News In Focus
Less use of direct measures than expected
Since its introduction earlier this year, reforms to summary justice have not been used as widely as anticipated, according to the Crown Office.
Since March 2008, offenders can avoid court appearances and receive a fine or pay compensation to their victim instead.
Frank Mulholland QC, the Solicitor General for Scotland, said claims in the media that procurator fiscals were reducing summary court prosecutions by anything from between 50% and 75% because of the increased use of direct measures were not true.
He said: “In fact, the early impact of the reforms on sheriff court prosecutions is a fall of 13%, which is less than the projected fall of 17% to which the Lord Advocate referred, in the Scottish Parliament, on 27 March.
“The average number of new prosecutions in the sheriff court between April 2007 and March 2008 was 8,092 per month. The latest figures show that between April 2008 and June 2008 the monthly average was 7,079.”
Mr Mulholland said prosecutors were not issuing “excessive numbers of direct measures”. The Crown Office and Procurator Fiscal Service (COPFS) had predicted that the number of direct measures issued as a result of summary justice reform would increase by between 10% and 15%.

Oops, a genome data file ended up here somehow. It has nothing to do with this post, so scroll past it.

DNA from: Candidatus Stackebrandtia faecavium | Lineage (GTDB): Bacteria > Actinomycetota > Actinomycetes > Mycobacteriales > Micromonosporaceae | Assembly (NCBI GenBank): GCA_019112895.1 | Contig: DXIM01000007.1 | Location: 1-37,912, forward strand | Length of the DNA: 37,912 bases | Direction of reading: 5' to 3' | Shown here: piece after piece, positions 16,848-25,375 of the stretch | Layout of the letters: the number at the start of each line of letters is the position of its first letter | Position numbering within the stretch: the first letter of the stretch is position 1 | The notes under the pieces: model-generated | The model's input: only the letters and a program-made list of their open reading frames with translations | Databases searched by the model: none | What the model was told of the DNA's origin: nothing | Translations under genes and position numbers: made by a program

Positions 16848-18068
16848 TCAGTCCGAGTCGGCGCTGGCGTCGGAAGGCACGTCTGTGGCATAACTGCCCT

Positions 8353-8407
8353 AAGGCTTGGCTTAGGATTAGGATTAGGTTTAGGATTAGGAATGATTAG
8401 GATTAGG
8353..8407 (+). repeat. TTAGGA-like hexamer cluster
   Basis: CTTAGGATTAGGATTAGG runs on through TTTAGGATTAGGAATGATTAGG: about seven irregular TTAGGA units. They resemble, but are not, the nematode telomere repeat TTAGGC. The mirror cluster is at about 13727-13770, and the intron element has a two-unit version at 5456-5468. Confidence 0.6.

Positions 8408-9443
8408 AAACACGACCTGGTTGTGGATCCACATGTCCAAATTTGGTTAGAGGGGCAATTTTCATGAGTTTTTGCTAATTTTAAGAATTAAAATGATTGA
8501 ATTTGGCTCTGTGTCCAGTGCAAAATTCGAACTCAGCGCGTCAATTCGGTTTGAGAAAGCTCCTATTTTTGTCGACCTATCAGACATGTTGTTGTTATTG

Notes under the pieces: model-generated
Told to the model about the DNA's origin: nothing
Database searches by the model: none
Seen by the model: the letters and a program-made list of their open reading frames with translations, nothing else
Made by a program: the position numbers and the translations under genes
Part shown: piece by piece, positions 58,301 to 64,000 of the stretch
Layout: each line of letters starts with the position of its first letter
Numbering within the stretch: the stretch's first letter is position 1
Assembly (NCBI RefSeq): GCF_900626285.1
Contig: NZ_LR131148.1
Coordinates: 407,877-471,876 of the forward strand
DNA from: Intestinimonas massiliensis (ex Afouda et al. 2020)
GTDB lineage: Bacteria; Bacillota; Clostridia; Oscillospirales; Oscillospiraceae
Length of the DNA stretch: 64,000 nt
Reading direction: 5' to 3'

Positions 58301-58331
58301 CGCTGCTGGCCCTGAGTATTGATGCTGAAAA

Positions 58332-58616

Surprisingly, he added, in the early months of the reforms there had in fact been a fall of 5% in the number of direct measures used. The average number of monthly direct measures issued by prosecutors in 2007-08 was 4,293. Between April and June of 2008, the average number was 4,079.
The number of direct measures is expected to increase over time, Mr Mulholland continued, and he believes that the early drop at the start of the reforms is due to increased fines issued by police officers under the Antisocial Behaviour Act (Scotland) 2004.
Mr Mulholland also listed those offences for which direct measures shouldn’t be seen as appropriate. These include: domestic violence; drug dealing; violence that is likely to attract a prison sentence or which is directed against police or emergency workers; offences involving the possession or use of knives or offensive weapons; any case where there is a significant sexual aspect; and cases where the accused suffers from a mental disorder.
The number of cases going through the sheriff court has remained constant throughout the reforms.